Recent studies have led to suggestions that concussion could increase the risk of PTSD. Sci&Tech Writer Madison Harding-White explores why
Post-Traumatic Stress Disorder (PTSD) is a severe and debilitating condition in which sufferers frequently relive a traumatic event via nightmares and flashbacks. This can lead to irritability, insomnia and anxiety. Commonly associated with military personnel following combat experiences, PTSD can also affect individuals following difficult events such as crime or childbirth. While PTSD is estimated to affect around one in three people who have experienced a traumatic event, it has not been clear why some people develop the disorder whilst others do not. It has, however been identified that for those who experience a concussion (a traumatic brain injury from the brain bouncing within the skull) during a distressing event, PTSD may be more likely to later develop. In exciting new research from the University of California Los Angeles, the mystery of why a concussion renders the brain more vulnerable to PTSD may have been revealed.
To establish how concussion affects the functioning of the brain, fear conditioning was performed on rats who either had concussion-like or non-injuring brain surgery. Both groups of rats were exposed to white noise before being administered foot shocks which are known to cause rats to freeze in fear. The pairing of benign noise with the frightening shocks was repeated until the noise alone was sufficient to elicit the shock’s fearful freezing response- an indication that the pair of stimuli had become associated. The presentation of a fear response following an otherwise benign stimulus in these circumstances can be seen as comparable to an individual with PTSD experiencing anxiety when later exposed to sensory elements that were present during their traumatic event despite there being no current threat.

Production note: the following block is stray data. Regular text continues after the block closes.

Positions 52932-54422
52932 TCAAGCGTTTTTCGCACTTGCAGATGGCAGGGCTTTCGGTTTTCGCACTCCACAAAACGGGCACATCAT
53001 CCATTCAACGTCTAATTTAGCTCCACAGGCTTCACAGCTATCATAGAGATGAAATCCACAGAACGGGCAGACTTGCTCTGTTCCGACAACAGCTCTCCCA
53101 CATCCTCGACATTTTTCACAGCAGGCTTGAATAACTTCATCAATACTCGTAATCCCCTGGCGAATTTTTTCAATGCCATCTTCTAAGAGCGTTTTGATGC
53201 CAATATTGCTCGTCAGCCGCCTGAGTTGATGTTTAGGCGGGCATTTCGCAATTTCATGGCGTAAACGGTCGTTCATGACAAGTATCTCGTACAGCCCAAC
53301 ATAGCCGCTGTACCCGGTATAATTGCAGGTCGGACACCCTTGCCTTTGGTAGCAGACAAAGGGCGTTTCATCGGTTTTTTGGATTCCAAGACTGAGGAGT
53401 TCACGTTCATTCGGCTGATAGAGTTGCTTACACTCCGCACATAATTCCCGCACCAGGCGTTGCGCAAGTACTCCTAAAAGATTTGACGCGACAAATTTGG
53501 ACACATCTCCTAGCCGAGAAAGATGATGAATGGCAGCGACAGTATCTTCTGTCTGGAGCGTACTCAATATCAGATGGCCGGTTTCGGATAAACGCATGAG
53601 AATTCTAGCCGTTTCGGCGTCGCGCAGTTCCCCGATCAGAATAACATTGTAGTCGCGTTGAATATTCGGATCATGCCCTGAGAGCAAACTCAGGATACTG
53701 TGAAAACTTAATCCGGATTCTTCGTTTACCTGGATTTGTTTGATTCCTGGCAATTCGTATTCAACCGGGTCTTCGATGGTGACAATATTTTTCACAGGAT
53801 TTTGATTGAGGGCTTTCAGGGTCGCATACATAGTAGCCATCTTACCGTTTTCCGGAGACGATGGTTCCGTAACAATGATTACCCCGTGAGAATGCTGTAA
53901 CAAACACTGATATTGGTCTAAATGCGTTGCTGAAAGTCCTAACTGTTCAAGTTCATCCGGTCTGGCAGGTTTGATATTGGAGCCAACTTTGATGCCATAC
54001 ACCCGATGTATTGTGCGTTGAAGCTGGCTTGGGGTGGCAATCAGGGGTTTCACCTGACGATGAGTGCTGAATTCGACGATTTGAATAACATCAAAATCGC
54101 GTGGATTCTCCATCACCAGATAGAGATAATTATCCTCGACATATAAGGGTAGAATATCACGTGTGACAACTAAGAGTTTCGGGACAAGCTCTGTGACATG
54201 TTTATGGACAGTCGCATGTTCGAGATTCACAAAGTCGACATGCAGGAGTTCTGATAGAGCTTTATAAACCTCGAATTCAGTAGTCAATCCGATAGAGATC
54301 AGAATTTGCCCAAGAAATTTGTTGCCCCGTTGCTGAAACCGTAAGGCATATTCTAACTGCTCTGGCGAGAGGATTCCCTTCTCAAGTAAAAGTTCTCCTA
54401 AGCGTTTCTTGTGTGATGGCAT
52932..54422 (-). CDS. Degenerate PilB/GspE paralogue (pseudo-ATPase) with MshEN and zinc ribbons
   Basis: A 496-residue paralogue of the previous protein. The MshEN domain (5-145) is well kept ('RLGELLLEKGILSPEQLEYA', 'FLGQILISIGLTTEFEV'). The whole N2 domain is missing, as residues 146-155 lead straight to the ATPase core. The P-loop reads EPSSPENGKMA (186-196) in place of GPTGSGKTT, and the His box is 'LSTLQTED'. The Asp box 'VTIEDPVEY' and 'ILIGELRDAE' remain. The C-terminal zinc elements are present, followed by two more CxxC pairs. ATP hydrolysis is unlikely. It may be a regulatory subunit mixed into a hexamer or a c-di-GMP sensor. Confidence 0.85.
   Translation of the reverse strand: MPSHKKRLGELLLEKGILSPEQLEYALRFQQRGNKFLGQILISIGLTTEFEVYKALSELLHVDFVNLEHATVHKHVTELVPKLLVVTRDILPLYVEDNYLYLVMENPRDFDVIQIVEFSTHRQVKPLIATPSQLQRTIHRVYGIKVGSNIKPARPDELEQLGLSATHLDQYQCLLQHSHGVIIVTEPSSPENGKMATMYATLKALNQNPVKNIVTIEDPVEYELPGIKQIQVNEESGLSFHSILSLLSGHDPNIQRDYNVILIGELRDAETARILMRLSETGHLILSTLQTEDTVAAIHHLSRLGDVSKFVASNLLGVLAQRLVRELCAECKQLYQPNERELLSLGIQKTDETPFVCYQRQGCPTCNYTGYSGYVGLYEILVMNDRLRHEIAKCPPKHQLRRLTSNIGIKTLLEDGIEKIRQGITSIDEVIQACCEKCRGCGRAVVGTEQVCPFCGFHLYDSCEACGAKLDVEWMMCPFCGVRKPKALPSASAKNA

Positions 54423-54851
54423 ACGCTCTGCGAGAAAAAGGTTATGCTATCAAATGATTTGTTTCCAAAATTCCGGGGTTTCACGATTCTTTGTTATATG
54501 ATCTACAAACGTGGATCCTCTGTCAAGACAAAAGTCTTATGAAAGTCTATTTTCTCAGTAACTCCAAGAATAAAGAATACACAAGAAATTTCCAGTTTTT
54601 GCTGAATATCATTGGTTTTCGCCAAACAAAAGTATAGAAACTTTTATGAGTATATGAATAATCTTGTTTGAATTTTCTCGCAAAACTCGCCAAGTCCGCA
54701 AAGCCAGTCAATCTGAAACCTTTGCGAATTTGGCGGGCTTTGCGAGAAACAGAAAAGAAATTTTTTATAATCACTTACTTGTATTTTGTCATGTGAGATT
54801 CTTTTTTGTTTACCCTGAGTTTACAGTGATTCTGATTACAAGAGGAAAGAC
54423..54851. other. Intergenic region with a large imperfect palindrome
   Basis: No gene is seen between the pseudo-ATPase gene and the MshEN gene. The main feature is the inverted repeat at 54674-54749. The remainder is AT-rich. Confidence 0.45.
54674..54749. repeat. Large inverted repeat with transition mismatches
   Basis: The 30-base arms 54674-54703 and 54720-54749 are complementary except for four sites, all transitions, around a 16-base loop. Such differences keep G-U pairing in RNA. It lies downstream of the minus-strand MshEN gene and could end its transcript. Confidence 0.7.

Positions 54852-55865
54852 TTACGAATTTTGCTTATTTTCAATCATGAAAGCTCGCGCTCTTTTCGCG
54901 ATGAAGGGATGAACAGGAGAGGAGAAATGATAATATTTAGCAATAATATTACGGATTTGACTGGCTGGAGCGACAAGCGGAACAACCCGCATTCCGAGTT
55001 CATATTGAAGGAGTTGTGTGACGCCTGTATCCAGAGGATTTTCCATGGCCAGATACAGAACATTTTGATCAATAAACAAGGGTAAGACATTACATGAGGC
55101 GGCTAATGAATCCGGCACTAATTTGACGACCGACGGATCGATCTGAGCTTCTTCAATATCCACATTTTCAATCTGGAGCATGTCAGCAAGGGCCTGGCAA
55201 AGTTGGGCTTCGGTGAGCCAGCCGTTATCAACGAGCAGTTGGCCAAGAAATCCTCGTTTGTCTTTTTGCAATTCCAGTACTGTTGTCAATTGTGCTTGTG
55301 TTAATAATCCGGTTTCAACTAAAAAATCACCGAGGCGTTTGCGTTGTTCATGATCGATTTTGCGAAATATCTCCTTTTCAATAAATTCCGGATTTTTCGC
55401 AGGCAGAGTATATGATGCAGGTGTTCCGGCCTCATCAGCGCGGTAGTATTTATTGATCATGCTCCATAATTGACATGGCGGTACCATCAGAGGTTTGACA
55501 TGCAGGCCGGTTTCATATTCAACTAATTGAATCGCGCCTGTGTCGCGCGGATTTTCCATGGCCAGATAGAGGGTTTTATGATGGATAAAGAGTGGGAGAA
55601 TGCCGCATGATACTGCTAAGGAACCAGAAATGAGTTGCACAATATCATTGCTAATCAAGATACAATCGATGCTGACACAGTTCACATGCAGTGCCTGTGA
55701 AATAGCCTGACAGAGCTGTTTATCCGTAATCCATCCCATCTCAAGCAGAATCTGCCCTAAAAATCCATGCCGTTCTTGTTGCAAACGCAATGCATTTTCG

In revealing results, rats who had been concussed showed longer freezing times when exposed to the noise compared to the rats who had not been concussed, as well as increased heart rates and blood pressure levels. These increased responses indicate that the rats who experienced a concussion formed stronger fear memories during their traumatic experience. Furthermore, study of the brains of the concussed rats highlighted that in their amygdalae – the region of the brain linked to fear – five times more neurons were active during noise exposure than in the non-concussed rats. This indicates that after a concussion the brain may become more sensitive to fear, generating heightened and prolonged responses to stimuli associated with threat. This may explain why sufferers of PTSD show such severe symptoms of anxiety when presented with their personal fear triggers.
For soldiers and other individuals suffering with PTSD, this research may suggest that returning the amygdala’s activity to a more normal rate may be the key to reducing their challenging symptoms and improving quality of life. Suggestions have been made regarding pharmaceutical and behavioural means of achieving this, including the idea of reconditioning to remove the unwanted fear response and reduce the sensitivity of the amygdala. However, it is likely that brain studies involving human participants and sufferers of PTSD itself may be required before new treatments can be confidently recommended.